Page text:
Image by RaeAllen
By Hannah, Contributing Writer
It”s that time of year: back to school and back to the routine of things. With summer turning to fall and the busyness of life often picking up, guarding against illness and fatigue are important! While a balanced lifestyle with rest, exercise, and a varied diet are important, there are certain “power foods” that give you the biggest nutrient “bang for your buck.”
Top 3 Power Foods
Spinach is a powerhouse of nutrients including phytonutrients, beta-carotene, vitamin A, B-vitamins, and vitamin K. Additionally, spinach contains some of the most important nutrients for women: calcium, magnesium, and iron. One serving of spinach provides 25% of the “recommended” daily amount of iron.
Spinach is extremely versatile and can be eaten raw or cooked. Try chopping it up and putting it in pasta dishes, soups, or casseroles. You can also enjoy incorporating it into salads or throwing a handful into a smoothie. Spinach sauteed with garlic, olive/coconut oil or butter, and herbs makes a yummy side dish or topping for rice, quinoa, or other grains. Spinach can be folded into omelets or scrambled eggs, or slipped into sandwiches or wraps.
2. Cultured Foods
If you’ve heard much about gut health, you know how important cultured and fermented foods are. You can read all about the importance of a healthy gut and fermented foods here. Cultured foods provide beneficial bacteria and microorganisms to bring nourishment to your gut. You can obtain these through various sources, including making your own dairy or water kefir, yogurt, kombucha, or fermented vegetables. Once you have those made (or purchased), the question remains, “what do I do with them?”
Kombucha and water kefir, I have found, are best to just drink straight up. If you don’t like the stronger kombucha, water kefir is a nice, mild alternative. Dairy kefir and yogurt can be put in smoothies, on oatmeal, or just eaten plain with fruit or raw honey (or not). They also make a nice base for a creamy sauce or salad dressing, like ranch. Fermented vegetables (pickles, sauerkraut, ginger carrots, etc.) can be eaten plain, on top of a hamburger/other meat, on a salad, on crackers/toast, with other steamed veggies or cooked potatoes, or on top of rice or another grain.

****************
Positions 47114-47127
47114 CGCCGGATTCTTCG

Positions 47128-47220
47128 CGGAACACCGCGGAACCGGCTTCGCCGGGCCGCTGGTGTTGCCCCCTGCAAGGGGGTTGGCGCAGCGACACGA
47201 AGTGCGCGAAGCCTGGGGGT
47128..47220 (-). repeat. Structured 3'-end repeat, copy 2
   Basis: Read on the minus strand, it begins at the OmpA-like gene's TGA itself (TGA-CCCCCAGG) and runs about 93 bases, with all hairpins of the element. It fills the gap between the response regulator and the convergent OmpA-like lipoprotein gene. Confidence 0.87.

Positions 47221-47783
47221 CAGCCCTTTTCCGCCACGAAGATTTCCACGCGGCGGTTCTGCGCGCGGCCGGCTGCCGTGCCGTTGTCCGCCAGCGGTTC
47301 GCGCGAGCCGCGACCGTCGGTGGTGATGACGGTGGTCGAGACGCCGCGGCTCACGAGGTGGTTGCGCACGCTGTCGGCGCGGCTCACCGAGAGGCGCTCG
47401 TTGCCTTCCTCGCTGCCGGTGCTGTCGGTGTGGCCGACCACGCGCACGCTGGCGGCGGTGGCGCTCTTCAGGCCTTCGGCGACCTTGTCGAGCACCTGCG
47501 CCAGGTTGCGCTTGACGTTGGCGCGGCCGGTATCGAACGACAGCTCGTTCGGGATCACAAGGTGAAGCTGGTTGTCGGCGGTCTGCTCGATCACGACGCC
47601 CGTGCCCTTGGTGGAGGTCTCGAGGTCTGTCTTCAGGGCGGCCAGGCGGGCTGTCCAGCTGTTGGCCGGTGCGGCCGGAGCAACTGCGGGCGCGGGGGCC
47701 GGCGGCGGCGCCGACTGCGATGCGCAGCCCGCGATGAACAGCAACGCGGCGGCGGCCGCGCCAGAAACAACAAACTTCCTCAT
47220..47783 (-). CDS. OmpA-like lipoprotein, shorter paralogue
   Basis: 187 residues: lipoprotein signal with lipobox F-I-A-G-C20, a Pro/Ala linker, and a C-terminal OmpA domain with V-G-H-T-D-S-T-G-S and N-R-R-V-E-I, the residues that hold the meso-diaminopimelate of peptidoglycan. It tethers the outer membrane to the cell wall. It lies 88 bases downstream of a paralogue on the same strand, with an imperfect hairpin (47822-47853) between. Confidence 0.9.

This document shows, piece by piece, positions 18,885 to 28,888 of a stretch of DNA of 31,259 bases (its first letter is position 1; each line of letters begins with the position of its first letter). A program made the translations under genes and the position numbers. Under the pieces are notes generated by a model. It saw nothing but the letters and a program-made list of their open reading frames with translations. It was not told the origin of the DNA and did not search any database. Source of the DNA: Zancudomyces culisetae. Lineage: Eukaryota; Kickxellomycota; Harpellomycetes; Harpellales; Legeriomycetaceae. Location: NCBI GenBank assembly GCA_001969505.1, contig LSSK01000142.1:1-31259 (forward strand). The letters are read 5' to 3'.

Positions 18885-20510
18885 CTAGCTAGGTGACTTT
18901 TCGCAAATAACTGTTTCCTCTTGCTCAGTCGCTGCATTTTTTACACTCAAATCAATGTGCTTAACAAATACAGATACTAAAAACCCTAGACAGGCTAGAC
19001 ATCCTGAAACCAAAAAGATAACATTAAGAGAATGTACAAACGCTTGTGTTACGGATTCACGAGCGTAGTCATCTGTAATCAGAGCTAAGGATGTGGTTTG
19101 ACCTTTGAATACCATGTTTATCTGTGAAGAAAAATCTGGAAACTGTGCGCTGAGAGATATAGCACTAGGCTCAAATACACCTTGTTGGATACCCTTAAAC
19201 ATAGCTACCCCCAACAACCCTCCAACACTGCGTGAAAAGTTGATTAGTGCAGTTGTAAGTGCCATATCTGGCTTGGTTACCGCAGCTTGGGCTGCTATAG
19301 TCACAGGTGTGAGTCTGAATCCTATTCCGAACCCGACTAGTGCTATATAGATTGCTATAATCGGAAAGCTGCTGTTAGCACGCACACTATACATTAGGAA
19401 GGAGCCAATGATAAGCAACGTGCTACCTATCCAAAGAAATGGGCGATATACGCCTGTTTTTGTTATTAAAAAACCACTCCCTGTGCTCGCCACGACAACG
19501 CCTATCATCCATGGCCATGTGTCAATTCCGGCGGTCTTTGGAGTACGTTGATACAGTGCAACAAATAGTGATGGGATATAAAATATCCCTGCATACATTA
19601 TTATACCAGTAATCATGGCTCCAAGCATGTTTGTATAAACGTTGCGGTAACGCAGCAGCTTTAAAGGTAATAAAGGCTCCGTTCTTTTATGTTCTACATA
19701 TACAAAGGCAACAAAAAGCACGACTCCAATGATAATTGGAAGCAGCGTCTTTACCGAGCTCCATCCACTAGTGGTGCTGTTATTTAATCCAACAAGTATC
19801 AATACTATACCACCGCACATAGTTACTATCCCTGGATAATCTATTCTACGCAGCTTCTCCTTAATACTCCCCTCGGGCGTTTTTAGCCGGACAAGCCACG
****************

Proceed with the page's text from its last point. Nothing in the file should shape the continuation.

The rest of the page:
Some people love it; some people hate it. Though garlic is generally thought of as a seasoning for cooking, it actually has significant health benefits. Garlic can be detoxifying, anti-inflammatory, anti-viral, and anti-bacterial. It can also work as a blood purifier and heart health enhancer. When eaten raw especially, garlic can be a powerful immune booster.
Garlic can be added to sauteed veggies, soups, casseroles, pasta dishes, and more. You can also add several cloves to hummus and other dips and spreads. Making garlic toast with butter or olive oil and a generous amount of garlic with a sprinkling of cheese makes a simple side dish. Garlic also comes in capsules, and though not as potent, can be a helpful supplement if you don”t want to smell like garlic!
These foods provide quality nutrition and can be incorporated easily into meals you already make. Be creative and experiment with your favorites.